I love online polls, especially those that allow takers to comment. There's a certain feeling of anonymity when you are sitting all alone in front of your computer screen that tends to make many of us more open when voicing our opinions through our keyboards. (Of course that same feeling of privacy also can lead to misuse of Internet resources at work, as IT departments everywhere can attest.)
Yesterday, MSNBC.com's Newsvine featured a poll that asked, When do you plan to retire? As I write this, 50 percent of the 14,652 voters have indicated that they will retire by the age of 65—18 percent at 60 or before, and 32 percent by 65. Almost 22 percent said they planned to retire by the age of 70; 24 percent chose the answer: You"ve got to be kidding. Can people still afford to retire? The remaining four percent chose: Does being unemployed count as being retired?
The March 2009 issue of "Tube Talk" asked subscribers about their retirement plans. A quarter of respondents, like Tom from Tennessee, had retirement well within their sights. Tom said, "Last year the wife and I targeted May 30, 2009 for my retirement; she is already retired four years.
"We decided to downsize and found a newer, smaller home. We bought it and moved. The following month, things tanked.
"Now we own the new one free and clear, and the old one has a [six-figure] equity loan. Oh yes, my 401(k) took a major drop as well, approximately 30 percent, just like everyone else's.
"Fortunately, I was able to start my social security at the full amount; it is making the house payment, while I still work.
"Retirement may be postponed until the previous home sells. Once it sells, I am outta here."
I need to contact Tom to see if he met his May retirement target date, or if he"s had to revise it.
Other respondents said they are delaying retirement for various reasons. One who said he is the oldest senior maintenance technician among 22 techs taking care of 17 miles of automated conveyor and sorting systems, wrote, "I am 66, and due to current economic conditions, I will be working well into my 70s. To complicate things a little further I have a 20-year-old daughter going to school & and it's pretty expensive. I am certainly not going to deprive her of her education or possible lifelong opportunities just so I can retire.
"I also have a wonderful wife just laid off after 15 five years as a police dispatcher and 10 years as a reservist dispatcher for the same agency. This being the case I must also work to provide health insurance for my family. NO options as I can see.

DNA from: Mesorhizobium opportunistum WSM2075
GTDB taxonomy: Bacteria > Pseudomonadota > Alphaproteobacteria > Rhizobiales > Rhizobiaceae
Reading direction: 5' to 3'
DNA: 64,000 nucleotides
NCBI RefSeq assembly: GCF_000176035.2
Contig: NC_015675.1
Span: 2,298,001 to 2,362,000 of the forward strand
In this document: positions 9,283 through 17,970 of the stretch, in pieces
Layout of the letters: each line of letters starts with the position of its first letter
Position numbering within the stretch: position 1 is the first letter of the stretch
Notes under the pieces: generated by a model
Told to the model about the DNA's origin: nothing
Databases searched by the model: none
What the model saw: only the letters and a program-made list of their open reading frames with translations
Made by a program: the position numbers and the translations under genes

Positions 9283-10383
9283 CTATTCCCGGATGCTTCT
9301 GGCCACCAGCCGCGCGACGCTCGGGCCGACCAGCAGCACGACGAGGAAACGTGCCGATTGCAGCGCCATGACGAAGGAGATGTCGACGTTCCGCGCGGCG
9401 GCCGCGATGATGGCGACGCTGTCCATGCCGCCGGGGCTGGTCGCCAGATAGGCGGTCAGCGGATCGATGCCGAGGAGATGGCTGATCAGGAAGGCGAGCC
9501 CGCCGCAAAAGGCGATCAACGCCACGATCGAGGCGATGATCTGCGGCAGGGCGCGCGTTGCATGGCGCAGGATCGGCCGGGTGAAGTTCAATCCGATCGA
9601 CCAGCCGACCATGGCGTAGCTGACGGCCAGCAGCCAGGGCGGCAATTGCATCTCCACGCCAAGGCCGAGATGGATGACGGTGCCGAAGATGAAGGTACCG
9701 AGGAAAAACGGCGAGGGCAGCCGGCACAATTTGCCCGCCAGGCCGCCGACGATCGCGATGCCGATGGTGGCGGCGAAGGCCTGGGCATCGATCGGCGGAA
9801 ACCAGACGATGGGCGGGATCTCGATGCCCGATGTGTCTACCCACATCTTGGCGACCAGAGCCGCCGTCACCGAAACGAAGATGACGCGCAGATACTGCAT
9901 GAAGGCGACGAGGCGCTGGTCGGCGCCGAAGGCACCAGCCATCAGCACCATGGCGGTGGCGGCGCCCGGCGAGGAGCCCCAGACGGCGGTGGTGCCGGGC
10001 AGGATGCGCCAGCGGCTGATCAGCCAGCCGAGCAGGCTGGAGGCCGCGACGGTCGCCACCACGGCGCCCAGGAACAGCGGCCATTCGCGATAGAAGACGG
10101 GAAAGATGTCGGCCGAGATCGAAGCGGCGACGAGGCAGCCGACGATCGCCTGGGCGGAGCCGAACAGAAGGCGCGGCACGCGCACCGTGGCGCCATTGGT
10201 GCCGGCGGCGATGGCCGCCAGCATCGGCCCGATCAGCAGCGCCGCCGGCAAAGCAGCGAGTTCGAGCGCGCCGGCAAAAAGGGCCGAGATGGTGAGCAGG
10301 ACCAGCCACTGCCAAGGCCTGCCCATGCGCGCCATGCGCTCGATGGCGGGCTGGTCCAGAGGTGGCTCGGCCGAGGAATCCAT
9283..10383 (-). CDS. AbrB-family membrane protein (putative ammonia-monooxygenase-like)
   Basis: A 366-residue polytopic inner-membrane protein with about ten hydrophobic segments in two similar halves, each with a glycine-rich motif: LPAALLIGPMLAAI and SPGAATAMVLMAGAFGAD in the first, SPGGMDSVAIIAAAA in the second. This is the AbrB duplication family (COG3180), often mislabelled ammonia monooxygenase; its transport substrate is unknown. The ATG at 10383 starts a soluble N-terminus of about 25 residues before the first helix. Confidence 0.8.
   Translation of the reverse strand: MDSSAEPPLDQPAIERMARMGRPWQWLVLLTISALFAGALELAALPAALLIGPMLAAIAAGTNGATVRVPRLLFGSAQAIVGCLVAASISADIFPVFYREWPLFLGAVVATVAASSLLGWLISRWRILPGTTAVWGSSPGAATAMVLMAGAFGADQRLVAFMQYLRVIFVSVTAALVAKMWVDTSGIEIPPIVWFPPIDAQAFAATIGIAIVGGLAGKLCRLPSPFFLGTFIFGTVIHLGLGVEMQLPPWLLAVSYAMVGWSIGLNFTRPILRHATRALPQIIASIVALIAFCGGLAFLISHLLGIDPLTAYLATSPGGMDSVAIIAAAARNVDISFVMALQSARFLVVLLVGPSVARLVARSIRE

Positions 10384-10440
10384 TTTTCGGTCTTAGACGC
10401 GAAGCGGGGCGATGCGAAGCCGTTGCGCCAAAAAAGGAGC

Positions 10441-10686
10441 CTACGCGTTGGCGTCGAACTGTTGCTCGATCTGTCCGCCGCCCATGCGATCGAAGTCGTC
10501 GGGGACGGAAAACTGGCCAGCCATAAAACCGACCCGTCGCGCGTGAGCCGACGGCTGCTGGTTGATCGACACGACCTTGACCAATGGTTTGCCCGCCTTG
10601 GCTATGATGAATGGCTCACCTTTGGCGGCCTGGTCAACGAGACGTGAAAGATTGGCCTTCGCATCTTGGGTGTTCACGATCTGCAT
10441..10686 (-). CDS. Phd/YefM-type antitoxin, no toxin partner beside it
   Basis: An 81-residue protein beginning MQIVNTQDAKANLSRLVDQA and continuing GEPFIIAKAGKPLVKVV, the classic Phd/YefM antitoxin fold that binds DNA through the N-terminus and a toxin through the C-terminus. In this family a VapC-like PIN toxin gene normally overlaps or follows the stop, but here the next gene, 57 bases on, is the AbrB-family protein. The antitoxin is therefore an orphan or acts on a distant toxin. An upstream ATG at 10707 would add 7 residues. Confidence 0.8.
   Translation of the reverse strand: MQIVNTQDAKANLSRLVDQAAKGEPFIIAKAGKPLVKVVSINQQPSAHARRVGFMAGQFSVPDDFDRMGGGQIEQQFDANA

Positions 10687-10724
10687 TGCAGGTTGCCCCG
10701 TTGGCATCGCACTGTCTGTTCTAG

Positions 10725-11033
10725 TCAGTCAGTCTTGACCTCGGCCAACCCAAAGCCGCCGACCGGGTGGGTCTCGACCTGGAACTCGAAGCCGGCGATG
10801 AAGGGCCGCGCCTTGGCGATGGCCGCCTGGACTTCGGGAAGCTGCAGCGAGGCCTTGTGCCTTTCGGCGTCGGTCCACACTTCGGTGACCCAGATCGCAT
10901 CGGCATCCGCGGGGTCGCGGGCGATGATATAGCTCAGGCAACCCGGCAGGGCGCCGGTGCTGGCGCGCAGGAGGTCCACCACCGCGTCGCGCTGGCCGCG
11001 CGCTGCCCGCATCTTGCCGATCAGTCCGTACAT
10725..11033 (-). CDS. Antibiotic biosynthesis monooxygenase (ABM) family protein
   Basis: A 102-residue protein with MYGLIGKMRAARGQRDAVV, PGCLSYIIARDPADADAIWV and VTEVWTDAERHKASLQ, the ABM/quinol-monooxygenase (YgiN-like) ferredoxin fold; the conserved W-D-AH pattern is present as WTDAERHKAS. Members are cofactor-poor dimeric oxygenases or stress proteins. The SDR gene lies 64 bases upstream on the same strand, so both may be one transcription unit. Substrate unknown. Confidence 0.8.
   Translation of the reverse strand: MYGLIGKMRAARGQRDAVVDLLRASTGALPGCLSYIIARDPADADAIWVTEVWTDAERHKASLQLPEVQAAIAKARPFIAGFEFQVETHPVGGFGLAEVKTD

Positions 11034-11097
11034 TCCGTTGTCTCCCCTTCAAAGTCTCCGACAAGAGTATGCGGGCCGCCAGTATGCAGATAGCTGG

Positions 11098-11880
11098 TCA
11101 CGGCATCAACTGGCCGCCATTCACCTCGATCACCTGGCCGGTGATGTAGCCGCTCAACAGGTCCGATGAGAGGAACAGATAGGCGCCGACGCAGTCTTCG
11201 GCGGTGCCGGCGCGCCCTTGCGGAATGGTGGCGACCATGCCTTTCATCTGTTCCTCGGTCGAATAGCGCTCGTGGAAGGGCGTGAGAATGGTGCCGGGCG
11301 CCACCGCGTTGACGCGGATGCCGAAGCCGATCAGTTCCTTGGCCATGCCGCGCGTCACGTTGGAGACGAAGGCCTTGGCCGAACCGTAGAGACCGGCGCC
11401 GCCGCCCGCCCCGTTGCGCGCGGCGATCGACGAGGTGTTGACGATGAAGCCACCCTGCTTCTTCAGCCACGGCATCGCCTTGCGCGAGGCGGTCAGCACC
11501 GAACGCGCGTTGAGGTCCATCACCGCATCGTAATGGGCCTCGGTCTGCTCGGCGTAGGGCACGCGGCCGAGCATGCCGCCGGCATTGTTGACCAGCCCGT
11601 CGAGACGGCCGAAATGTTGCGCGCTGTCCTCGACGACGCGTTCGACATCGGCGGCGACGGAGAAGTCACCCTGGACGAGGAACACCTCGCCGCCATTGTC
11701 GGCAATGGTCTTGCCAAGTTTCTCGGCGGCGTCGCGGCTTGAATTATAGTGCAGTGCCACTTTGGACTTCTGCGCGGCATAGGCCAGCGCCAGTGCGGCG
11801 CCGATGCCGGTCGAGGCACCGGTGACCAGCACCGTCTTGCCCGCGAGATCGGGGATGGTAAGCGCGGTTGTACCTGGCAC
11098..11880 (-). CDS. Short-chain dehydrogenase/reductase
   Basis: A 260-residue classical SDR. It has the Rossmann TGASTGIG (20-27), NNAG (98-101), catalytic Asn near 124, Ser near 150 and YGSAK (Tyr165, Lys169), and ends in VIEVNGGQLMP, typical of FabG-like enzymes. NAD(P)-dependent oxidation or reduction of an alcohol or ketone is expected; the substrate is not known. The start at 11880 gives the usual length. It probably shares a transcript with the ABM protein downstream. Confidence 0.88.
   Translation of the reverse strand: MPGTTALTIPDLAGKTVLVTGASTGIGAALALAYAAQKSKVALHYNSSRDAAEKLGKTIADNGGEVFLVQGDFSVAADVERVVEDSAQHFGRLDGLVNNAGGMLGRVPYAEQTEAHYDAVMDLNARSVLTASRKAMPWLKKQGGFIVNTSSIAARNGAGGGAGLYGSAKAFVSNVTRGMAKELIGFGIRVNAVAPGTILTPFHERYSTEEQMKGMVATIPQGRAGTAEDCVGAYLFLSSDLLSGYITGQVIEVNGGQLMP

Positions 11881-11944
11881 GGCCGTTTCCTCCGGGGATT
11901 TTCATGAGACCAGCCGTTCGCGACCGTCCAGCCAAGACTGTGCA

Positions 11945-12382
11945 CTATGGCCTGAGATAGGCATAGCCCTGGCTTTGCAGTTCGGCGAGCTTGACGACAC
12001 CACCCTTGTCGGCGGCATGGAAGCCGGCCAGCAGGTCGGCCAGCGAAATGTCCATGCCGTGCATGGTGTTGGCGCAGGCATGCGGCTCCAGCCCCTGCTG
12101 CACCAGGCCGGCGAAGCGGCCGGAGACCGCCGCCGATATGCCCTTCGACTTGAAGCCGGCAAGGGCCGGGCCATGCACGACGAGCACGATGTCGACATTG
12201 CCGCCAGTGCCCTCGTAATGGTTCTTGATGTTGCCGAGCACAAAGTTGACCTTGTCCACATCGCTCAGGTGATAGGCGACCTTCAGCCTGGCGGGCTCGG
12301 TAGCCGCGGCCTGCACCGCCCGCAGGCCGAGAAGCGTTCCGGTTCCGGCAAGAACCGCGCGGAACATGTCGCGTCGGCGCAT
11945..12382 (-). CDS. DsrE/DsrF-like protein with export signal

"[I"m fortunate] that I really like to work, and there is no way I will quit as long as there is heat in my body. I will not disappoint or jeopardize my family's well being."
A welding consultant wrote, "To tell you the truth, I may never completely retire. Why? I love what I am doing in the industry that I care a great deal about. I have an uncle who is very wealthy and is 78 and he is still working.
"When I retired from teaching for 38 years, I went from an 80-hr-work week to 60. At least that is what I tell my friends. Being a consultant, I have the opportunity to schedule my customers as I see fit."
A reader who works for a company that services turbine engines wrote, "I was going to retire in November of 08, but my company enticed me to stay. I will be 63 this year and have been asked to stay until I"m 65. I'm glad I decided to stay with the way things are."
And how are things? In Economists: The Great Recession is over, but &, an article that prefaced the Newsvine vote, Senior MSNBC.com Producer, John Schoen, wrote about "a long list of problems that could weaken the recovery." These problems, which include "high levels of debt and trillions of dollars of lost home equity," also could delay retirement even longer for many who thought they might consider retirement once the recovery took hold.
I have a personal retirement age faintly penciled in. Maybe someday I can ink it in—hopefully before it's inked for me against my will.
May all your retirement plans come true.
Follow Vicki Bell, fabcomlady, on Twitter.